Looking at data from 2001 to 2016, the analysis found 335,123 opioid-related deaths, defined as those in which a prescription or illicit opioid contributed substantially to a person’s death. Over that 15-year span, the number of opioid-related deaths increased 345 percent, but the crisis hit some groups harder than others. In 2016, more than two-thirds of those killed were men, with a median age of 40.
The deaths fell heavily on young adults: In 2001, opioids were a factor in 4.2 percent of deaths among people aged 25 to 34. By 2016, that number had nearly quadrupled to 20.0 percent. That’s right—one in five deaths among that age group were opioid-related.
“I think that the fact that one out of every five deaths among young adults is from an opioid, if not shocking, should at least create pause for people to realize how huge of an impact this early loss of life is having,” says Tara Gomes, an epidemiologist and researcher at St. Michael's Hospital in Toronto, who led the study published in JAMA Network Open.
She previously studied the number of opioid deaths in Ontario, Canada. For this more recent paper, she and her colleagues wanted to determine just how many opioid-related deaths were occurring in the United States. Using the Centers for Disease Control and Prevention’s WONDER database, they compiled yearly snapshots of opioid-related deaths broken down by age and sex. The database contains cause of death information from death certificates issued across the country, including the primary cause of death as well as up to 20 additional causes of death.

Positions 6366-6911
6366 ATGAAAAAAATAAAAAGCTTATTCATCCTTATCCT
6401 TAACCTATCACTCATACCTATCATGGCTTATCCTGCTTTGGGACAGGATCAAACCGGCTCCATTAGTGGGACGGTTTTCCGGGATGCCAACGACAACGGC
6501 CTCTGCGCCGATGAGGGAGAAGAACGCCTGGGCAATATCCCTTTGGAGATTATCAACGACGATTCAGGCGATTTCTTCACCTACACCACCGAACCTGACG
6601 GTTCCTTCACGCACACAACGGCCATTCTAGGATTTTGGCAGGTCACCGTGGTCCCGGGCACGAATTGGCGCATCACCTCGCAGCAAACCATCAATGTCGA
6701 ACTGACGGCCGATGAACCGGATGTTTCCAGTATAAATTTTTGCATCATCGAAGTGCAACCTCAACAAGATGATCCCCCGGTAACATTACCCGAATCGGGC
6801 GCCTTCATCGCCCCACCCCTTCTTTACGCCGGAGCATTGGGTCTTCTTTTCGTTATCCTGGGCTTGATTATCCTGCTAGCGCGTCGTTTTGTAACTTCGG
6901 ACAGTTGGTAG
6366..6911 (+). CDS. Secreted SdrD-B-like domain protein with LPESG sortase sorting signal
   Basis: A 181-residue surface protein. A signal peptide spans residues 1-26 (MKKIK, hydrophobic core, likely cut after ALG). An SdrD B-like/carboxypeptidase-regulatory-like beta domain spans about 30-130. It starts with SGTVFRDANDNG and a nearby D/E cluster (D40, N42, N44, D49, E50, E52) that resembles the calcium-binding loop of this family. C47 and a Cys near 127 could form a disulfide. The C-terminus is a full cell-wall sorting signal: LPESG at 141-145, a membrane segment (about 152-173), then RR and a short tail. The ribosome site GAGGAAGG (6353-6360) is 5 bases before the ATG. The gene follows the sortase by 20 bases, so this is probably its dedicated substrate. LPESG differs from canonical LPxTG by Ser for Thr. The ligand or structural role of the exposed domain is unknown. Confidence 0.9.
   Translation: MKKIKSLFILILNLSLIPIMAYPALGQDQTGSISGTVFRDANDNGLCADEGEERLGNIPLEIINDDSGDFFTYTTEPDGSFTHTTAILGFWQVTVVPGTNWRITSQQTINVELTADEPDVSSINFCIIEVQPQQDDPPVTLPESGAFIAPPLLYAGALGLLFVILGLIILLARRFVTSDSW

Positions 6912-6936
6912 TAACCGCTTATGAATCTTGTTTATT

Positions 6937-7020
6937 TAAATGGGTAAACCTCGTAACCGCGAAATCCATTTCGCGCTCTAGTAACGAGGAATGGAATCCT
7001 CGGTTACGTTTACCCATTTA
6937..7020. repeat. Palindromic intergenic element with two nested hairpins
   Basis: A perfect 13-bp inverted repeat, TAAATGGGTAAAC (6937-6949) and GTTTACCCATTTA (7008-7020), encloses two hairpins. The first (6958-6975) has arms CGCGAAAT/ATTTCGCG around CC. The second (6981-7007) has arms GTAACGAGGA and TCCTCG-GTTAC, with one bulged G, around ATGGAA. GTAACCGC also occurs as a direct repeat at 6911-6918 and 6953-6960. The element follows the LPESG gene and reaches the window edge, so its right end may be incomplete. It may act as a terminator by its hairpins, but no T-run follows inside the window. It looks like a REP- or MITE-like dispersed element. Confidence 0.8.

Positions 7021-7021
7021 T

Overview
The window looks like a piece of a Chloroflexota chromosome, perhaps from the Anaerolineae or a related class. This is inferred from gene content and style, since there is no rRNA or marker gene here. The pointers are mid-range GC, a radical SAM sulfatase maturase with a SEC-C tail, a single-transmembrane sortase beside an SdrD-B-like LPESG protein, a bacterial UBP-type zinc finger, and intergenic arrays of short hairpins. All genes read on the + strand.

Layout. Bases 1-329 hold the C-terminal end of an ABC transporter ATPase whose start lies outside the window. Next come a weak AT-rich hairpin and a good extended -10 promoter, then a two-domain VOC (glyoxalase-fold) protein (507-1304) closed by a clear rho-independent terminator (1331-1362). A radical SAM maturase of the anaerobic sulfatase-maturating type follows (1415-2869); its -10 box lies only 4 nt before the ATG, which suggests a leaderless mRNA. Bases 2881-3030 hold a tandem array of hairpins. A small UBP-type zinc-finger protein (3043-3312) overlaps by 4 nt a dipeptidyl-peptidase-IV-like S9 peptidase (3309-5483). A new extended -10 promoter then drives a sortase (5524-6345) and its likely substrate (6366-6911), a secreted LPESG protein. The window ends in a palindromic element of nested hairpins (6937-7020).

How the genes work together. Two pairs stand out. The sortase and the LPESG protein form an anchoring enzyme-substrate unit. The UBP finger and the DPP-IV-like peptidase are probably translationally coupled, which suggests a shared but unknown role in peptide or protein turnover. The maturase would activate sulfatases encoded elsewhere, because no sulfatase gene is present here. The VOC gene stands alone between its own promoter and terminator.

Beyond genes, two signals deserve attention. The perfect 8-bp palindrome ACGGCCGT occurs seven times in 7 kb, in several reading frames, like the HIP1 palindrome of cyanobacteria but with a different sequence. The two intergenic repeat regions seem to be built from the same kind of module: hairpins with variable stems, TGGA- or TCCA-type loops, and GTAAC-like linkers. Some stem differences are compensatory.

In addition to accounting for 20 percent of deaths among 25- to 34-year-olds in 2016, opioids contributed to 12.4 percent of deaths among 15- to 24-year-olds—that’s up from 2.9 percent in 2001.
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In an accompanying editorial, Jeffrey Samet, chief of general internal medicine at Boston Medical Center and an addiction expert with the Grayken Center for Addiction, and co-author Stefan Kertesz offer some ideas for ways healthcare practitioners can do their part. In an interview with Tonic, Gomes emphasizes a multi-faceted approach that includes harm-reduction techniques such as greater access to naloxone and the creation of safe-injection sites. Samet adds a broader, more abstract concept to that list of solutions: the mainstreaming of addiction treatment in healthcare. “The time has come to treat substance use problems as mainstream medical issues,” the editorial proclaims.
“We have to get people treated,” Samet tells Tonic. “It’s that straightforward.” That means using medications that help wean people off opioids, like methadone and buprenorphine, rather than cold-turkey rehab. “Medications have to be the backbone of treatment,” he says. “That’s what the science says is the most effective treatment, and that’s what we have to be using.” But few doctors are trained to prescribe buprenorphine and methadone can’t be prescribed anywhere but a licensed clinic. The medical system—including doctors, nurses, social workers—needs to step up, he says.